We’re officially t-minus three days until the premiere of Canada’s Drag Race, arriving just in time for Canada Day. Happy Dragtastic Birthday Canada! This week, we’ll be counting down with some very special content including interviews with the judges, spotlights on the queens, and an in depth look at the first season of our very own Canadian version of RuPaul’s Drag Race! Are you excited? Because I am!


Three Captains on a Maiden Voyage

It’s 8am (a time I am normally unconscious) and I’m being connected to a three-way call. On the other end, Jeffrey Bowyer-Chapman and Brooke-Lynn Hytes sound surprisingly alert and energetic. “I’ve realized that I’m actually a morning person,” Brooke informs me. “I love the morning,” she says. “Like if I have to get in drag or film anything, I literally get up at like 8 o’clock, jump in drag, and get it all done. I’m so productive.” If quarantine has taught me anything, it’s that I’m not a morning person. Or an afternoon person. Or an evening person. I’m just a Neftlix and napping person. Once Stacey McKenzie joins us a few minutes later, we’re ready to get started. 

Do you remember that CBC special called, How Do You Solve a Problem Like Maria? The one about finding the next star of A Sound of Music? When it was first announced that there was going to be a Canadian version of Drag Race, we also learned that RuPaul wouldn’t be judging this version of the show. So, the question that was in all of our minds was, How Do You Solve a Problem Like RuPaul? Without Mama Ru in the driver’s seat, there were some large heels that needed to be filled.

Turns out, there isn’t a person who can fill Ru’s pumps. There are three: Season 11 runner-up, Brooke-Lynn Hytes; star of UnREAL and RPDR guest judge, Jeffrey Bowyer-Chapman; and runway legend and supermodel, Stacey McKenzie.

“We’re all RuPaul, put together,” says Brooke-Lynn in Entertainment Weekly’s exclusive. That makes sense. No single person could ever replace RuPaul, but three people put together might have a shot.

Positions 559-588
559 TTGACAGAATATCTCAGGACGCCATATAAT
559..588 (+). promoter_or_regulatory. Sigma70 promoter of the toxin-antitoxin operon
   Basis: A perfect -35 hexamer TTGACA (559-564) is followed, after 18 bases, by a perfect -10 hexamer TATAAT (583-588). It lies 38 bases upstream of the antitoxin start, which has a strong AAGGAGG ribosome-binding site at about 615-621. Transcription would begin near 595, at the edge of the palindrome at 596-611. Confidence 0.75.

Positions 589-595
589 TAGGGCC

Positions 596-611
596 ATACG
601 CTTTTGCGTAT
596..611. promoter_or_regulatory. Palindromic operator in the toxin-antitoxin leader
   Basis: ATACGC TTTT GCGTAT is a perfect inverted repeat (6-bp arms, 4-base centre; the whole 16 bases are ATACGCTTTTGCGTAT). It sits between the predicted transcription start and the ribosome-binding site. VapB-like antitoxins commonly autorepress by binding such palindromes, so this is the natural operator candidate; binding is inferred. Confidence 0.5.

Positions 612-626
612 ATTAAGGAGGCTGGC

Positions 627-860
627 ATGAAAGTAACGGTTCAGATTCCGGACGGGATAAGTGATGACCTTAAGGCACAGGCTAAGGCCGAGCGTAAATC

It is, however, a serious responsibility. One that RuPaul has entrusted them with for the launch of her Canadian franchise. So who exactly is this anointed trio, and what do they bring to the Drag Race table? This week, as part of our Canada’s Drag Race coverage, I’m profiling all three judges, beginning with…

Jeffrey Bowyer-Chapman: Superfan turned Drag Race guru

Jeffrey Bowyer-Chapman

Before landing Canada’s Drag Race, Jeffrey Bowyer-Chapman launched his career as a model when he was 15, appearing in campaigns for Levi’s and American Apparel. From there, Jeffrey transitioned into acting and soon appeared on shows like The L Word, Stargate Universe, The Skinny, and even recently in American Horror Story: Apocalypse. His most notable role, however, was as Jay Carter in UnREAL, a scripted comedy about the behind-the-scenes world of a fictional Bachelor-esque TV show called Everlasting. In fact, it was this very role that first introduced Jeffrey to RuPaul’s Drag Race.

What was interesting about Jay Carter is that the pilot originally called for him to be a womanizer. But after seeing Jeffrey in the role, the show’s creators and producers decided to rewrite the character as a gay man. In an interview with IN Magazine, Jeffrey says, “to have [them] accept and value who I am as a human being enough to shape a character around me, was just an extraordinary dream come true. It was validation for me to continue following my instincts, because that is what led me to be myself behind the scenes.”